100fd85230060e754fc13394eee6d6f1

(18706)

on December 20, 2011
at 05:22 AM

I don't consider a stringing together of sentences that occasionally contain the word lactate an "argument".

100fd85230060e754fc13394eee6d6f1

(18706)

on December 20, 2011
at 05:10 AM

I was thinking something similar. Has he not heard of the Cori cycle?

96bf58d8c6bd492dc5b8ae46203fe247

(37227)

on December 20, 2011
at 04:36 AM

@Jon, as I read your question I'm sitting here sipping on a fizzy bottle of blueberry water kefir. :-))

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4 Answers

7
Cf32992bfa1907147c7cdc451bba9c63

on December 20, 2011
at 03:58 AM

Yeah lactic acid is a primary energy source so I dunno what he's smoking. It's like someone saying pyruvate is toxic.

100fd85230060e754fc13394eee6d6f1

(18706)

on December 20, 2011
at 05:10 AM

I was thinking something similar. Has he not heard of the Cori cycle?

6cca02352c216b4ca8325fda7d83832c

(1042)

on December 22, 2011
at 08:25 PM

This is in addition to the use of lactic acid in the Cori cycle of course.

Cf32992bfa1907147c7cdc451bba9c63

(2890)

on December 22, 2011
at 08:37 PM

Jon, if you re-read the wikipedia article I think you will see that it clearly states the lactate comes from glucose. Then, intercellular lactate shuttle transfers lactate energy to neurons. So glucose still is the fuel source, it is just turned into lactate by other brain cells *for* the neurons.

6cca02352c216b4ca8325fda7d83832c

(1042)

on December 22, 2011
at 08:24 PM

Just found evidence to support both of your statements: http://en.wikipedia.org/wiki/Lactic_acid#Brain_metabolism Apparently Peat isn't aware of this information or is discounting it for some reason, although he must be aware of it since I found it using google and Wikipedia. I had no idea lactic acid had such an important role in the brain. Apparently this is one more strike against the allopathic/conventional medicine belief that glucose is the preferred or only fuel for the brain.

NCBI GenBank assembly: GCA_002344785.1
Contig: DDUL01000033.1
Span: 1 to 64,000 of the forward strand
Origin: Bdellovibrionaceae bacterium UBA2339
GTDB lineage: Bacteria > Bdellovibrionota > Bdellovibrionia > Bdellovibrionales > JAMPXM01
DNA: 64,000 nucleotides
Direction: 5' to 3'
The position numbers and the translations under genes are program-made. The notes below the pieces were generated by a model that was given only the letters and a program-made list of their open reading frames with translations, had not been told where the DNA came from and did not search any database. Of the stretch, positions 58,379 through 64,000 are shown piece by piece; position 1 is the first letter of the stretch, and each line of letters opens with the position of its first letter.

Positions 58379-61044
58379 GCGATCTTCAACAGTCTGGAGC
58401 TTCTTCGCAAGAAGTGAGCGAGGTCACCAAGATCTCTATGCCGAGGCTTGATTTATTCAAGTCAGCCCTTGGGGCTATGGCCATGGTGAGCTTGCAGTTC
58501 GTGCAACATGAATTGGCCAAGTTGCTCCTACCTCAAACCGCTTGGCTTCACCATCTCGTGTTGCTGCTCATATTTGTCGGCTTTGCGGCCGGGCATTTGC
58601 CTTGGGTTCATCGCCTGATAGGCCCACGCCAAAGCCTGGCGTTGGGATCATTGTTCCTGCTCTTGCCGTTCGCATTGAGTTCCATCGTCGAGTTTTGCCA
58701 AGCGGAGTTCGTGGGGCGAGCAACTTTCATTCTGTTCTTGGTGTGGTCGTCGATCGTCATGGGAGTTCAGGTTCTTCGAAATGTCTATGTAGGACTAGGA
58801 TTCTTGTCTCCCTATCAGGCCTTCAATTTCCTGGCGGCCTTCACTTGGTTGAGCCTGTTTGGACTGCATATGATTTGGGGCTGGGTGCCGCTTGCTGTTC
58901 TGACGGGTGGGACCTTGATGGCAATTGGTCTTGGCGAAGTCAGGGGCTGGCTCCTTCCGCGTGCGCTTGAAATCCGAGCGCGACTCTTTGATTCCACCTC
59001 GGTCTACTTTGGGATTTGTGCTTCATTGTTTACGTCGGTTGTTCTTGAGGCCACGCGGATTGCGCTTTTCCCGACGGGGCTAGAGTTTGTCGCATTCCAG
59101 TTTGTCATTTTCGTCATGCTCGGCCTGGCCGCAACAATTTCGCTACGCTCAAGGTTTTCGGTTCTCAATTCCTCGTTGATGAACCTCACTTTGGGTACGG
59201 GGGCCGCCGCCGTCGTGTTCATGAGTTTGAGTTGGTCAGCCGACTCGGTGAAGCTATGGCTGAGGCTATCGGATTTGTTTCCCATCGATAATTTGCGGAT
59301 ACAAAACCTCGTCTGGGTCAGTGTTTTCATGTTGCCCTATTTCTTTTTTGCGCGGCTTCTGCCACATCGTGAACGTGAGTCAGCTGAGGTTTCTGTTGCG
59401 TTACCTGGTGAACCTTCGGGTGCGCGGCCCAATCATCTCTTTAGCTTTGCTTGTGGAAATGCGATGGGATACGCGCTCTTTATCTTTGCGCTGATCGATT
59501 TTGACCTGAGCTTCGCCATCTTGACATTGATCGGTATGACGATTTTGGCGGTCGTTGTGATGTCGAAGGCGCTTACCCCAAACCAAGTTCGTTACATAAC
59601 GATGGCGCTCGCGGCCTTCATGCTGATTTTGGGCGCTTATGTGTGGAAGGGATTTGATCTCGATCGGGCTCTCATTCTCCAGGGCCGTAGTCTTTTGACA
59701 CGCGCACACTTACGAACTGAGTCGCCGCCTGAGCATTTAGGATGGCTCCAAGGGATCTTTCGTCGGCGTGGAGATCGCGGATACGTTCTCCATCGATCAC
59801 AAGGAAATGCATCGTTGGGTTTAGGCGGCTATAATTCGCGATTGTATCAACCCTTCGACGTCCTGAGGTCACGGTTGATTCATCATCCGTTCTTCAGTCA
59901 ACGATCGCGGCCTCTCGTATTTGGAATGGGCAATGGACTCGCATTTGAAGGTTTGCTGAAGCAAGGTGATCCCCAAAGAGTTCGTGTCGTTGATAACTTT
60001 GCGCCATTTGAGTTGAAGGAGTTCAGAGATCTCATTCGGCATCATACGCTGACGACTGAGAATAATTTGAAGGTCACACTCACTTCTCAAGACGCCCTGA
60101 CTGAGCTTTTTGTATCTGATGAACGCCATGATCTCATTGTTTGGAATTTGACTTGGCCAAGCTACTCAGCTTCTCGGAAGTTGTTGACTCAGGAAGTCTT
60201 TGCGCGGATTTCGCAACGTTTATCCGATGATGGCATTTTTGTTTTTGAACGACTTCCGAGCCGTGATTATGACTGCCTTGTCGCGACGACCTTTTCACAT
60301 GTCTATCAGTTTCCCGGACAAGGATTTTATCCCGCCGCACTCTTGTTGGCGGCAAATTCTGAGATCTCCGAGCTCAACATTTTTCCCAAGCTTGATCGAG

Cf32992bfa1907147c7cdc451bba9c63

(2890)

on December 22, 2011
at 08:38 PM

Very interesting no doubt, but if anything it reinforces the significance of glucose as fuel.

Cf32992bfa1907147c7cdc451bba9c63

(2890)

on December 22, 2011
at 08:37 PM

Jon, if you re-read the wikipedia article I think you will see that it states the lactate comes from glucose. Then, intercellular lactate shuttle transfers lactate molecules to neurons. So glucose still is the fuel source, it is just turned into lactate by other brain cells for the neurons.

5
96bf58d8c6bd492dc5b8ae46203fe247

(37227)

on December 20, 2011
at 04:51 AM

Jon, the links below refer to research conducted in animals but they're probably relevant to why we seem to benefit from water kefir, yogurt, etc. And I think we need to distinguish between lactic acid and probiotic lactic acid bacteria.

In one study, probiotic lactic acid bacteria inhibited growth of Salmonella in young chickens.

In another, perhaps more relevant, I found this quote:

"Lactic acid bacteria also inhibit the growth of harmful putrefactive microorganisms through other metabolic products such as hydrogen peroxide, carbon dioxide and diacetyl."